It’s been about a week since we started the Renal block, and I believe it’s safe to say that the physiology of the kidneys is complex as hell. I’ve been hammering away at it all week and I still am far from comfortable with how the kidneys work…and we have an exam on the physiology this Friday.
However, the more I’ve studied it, the more it’s starting to click for me. Go figure. Contrary to the opinions of many, I’m finding that I actually don’t hate Renal physiology. As a matter of fact, I see it all as a very intricate puzzle that needs to be put together. The many ions and transporters that are involved in concentrating urine and keeping the body in homeostasis can get confusing, but it’s also very intriguing. It’s especially intriguing given the fact that many things that happen in the kidneys relate to other organ systems I’ve learned about already like the heart, brain, liver, GI system, etc. Overall, I’ve been slaving at understanding this material, but I haven’t been necessarily suffering. I just need to get it all together before Friday.
Then I’ll be on Winter Break ya bishhhhh!!!
Gotta stay focused tho. I have five whole days of work until then.
In this block, we’ve all been assigned to meet with a patient on dialysis treatment at a local dialysis center. My assigned day happened to be last Wednesday, so I went ahead and drove up to the dialysis center that I was assigned to that day in order to learn more about life as a dialysis patient. When I got to the unit where all the patients were, I was randomly given someone to talk to, who happened to be a black male who looked to be somewhere in his early 60s or so. We introduced ourselves to each other and began to talk about where we came from. A couple of minutes into the convo, he mentioned that he was a Kappa, which completely took me by surprise. When I told him I was one too, boooyyy did his face light up! He started grinning from ear to ear and then proceeded to spill his whole life story in pure excitement. He spoke with me about how he had been a teacher for 34 years, in which he taught middle and high school students and how strict he was as an educator. He also talked about how strong his marriage has been throughout his time on dialysis, how his college days helped shape him up to be the man he is today, how tough being on dialysis is and how important a positive attitude and unwavering faith is. I’ve been aware of how often patients on dialysis need to go to a center in order to get treatment, but just hearing it come out of the mouth of someone I was talking one-on-one with really made it real. He has to go to a dialysis center three days a week, and the treatment takes about four hours each time. That’s a LOT of time just sitting around being hooked onto a machine. He described to me how he’s met a good number of people from all walks of life in the center and how grateful he is to be at the dialysis center at Wake due to its state-of-the-art care and facility. We (He) ended up talking for almost an hour and a half, which I felt flew by really quickly. He was really grateful to have been able to talk with me, and I felt the same about being able to gain some knowledge of his perspective of life as a dialysis patient. It was a wonderful experience overall, and it helped put a face to the material I’m learning in the Renal block.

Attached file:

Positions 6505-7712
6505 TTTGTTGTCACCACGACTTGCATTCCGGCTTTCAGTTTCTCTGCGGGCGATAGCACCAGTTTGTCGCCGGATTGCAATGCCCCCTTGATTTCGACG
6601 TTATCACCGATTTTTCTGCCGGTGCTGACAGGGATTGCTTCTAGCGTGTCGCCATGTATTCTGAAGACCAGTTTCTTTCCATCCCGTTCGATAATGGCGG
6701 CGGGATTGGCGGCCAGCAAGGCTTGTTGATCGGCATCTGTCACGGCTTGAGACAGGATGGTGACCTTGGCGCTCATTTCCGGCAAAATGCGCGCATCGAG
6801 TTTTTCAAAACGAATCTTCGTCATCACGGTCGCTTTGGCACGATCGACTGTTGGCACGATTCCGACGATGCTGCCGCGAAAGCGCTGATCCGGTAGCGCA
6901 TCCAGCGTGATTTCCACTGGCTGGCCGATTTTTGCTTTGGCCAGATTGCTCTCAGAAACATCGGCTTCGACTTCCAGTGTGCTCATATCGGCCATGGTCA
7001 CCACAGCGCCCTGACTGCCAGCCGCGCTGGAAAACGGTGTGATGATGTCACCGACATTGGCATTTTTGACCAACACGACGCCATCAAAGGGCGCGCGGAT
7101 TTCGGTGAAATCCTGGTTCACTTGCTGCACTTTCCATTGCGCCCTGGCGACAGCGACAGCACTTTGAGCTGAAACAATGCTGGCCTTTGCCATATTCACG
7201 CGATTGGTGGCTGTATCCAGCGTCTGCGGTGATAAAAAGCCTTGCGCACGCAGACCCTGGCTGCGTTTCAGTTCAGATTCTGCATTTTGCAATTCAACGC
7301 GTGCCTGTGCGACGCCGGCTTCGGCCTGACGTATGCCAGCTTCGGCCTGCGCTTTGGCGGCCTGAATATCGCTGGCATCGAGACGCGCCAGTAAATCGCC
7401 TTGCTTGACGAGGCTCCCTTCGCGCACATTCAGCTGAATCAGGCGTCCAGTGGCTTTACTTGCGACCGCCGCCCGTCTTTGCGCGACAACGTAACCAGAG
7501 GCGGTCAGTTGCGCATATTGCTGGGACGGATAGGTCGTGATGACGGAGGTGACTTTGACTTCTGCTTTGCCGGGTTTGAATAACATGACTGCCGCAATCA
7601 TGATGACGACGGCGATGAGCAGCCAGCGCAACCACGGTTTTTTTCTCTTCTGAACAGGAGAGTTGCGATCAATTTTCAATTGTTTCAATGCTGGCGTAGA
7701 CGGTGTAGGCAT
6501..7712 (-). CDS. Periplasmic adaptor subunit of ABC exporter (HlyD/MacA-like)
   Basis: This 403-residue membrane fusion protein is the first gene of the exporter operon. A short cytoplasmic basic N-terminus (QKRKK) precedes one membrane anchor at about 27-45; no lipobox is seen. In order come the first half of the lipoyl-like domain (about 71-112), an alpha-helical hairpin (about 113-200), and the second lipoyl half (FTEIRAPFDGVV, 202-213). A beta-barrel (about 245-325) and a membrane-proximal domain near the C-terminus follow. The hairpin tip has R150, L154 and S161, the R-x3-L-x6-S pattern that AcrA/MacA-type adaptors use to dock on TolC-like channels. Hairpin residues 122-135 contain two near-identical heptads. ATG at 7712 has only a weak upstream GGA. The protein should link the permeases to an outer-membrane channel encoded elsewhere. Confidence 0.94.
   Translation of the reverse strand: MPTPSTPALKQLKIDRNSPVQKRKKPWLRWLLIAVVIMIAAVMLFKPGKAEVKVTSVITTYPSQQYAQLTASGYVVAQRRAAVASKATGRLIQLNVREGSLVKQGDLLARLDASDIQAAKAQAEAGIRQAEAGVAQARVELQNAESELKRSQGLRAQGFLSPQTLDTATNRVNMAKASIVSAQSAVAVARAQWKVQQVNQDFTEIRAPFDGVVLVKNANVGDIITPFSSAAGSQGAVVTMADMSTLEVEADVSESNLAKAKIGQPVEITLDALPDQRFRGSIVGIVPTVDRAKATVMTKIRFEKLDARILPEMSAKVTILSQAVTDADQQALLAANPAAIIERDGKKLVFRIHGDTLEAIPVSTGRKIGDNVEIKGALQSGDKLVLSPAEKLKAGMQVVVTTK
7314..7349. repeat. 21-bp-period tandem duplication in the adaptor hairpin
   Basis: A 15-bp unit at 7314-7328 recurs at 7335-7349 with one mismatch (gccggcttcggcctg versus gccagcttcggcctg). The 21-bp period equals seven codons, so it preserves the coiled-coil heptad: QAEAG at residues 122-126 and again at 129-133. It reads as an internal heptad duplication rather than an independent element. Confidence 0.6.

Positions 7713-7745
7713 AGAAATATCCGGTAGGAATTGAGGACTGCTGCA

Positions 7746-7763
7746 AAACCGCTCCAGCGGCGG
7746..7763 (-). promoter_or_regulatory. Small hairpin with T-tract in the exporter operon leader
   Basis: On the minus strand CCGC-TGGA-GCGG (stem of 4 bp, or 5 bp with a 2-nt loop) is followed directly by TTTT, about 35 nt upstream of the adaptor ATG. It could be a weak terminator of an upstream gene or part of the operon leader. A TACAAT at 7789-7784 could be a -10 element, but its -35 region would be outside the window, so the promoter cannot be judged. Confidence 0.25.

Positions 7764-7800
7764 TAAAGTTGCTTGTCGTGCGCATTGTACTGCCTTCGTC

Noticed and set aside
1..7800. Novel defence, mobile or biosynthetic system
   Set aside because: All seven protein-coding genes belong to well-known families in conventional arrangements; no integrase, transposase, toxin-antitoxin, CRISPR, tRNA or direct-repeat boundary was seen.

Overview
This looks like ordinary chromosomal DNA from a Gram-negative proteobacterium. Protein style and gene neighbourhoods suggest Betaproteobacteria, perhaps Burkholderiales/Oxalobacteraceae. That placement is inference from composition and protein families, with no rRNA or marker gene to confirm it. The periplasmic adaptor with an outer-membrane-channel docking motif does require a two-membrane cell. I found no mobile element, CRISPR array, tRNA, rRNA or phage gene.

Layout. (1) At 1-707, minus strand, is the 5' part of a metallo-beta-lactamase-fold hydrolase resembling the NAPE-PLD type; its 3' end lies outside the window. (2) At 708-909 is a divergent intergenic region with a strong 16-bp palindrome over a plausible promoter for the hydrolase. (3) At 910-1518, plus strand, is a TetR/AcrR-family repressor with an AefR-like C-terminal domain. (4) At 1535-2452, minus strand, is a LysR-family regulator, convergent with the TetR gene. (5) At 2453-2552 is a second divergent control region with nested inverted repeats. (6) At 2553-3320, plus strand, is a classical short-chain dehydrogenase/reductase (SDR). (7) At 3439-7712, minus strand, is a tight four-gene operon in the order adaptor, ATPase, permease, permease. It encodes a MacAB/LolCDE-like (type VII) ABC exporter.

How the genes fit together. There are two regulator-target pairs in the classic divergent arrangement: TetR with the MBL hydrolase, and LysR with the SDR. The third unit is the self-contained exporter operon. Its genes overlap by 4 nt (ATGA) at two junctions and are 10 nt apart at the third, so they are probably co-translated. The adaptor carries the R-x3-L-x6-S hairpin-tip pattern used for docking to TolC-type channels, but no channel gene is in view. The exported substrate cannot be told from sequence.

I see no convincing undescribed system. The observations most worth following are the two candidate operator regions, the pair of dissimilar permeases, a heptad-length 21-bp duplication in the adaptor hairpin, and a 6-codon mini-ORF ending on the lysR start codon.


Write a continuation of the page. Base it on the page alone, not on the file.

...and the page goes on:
Apart from school, I’ve had a pretty eventful weekend which included fellowshipping at two different houses that belonged to physicians, visiting the elementary school that I’m helping to start a mentorship program at, attending the annual medical school holiday party, wrapping and delivering Christmas gifts as Santa to kids afflicted with sickle cell anemia, and going out to Chapel Hill to mingle with some SNMA medical students at Duke and UNC. Now that I just typed that, I’m looking at it and am saying to myself how crazy it is that I actually did all that in the past couple of days. Everything I did this weekend was pretty fun though, especially being able to dress up as Santa Claus and watching the faces of the resilient kids light up as they received their gifts!
The costume had me looking absolutely ridiculous though 😂😂😂. I didn’t have a white beard, and my pants were extremely short…so my red Nike socks were in plain sight along with my Lebron’s. Someone told me I looked like the Santa from Friday After Next. Lol, I was also being hella extra in my costume and just having a good time with it overall. My friends that were helping pass out gifts to the kids thought it was all so funny. Even the older ladies in charge of the event were in tears as I came out in my highwaters! I think it’s safe to say my friends and I helped bring some joy that morning to everyone in attendance!
Okay, time to crank out this last week of study before winter break.
Y’all have a stellar week!
“Your attitude, not your aptitude, will determine your altitude.” – Zig Ziglar
– Black Man, M.D.
P.S. – I had my last medical ethics class and my last Health Systems & Policy class last Monday! No more long Monday afternoons!!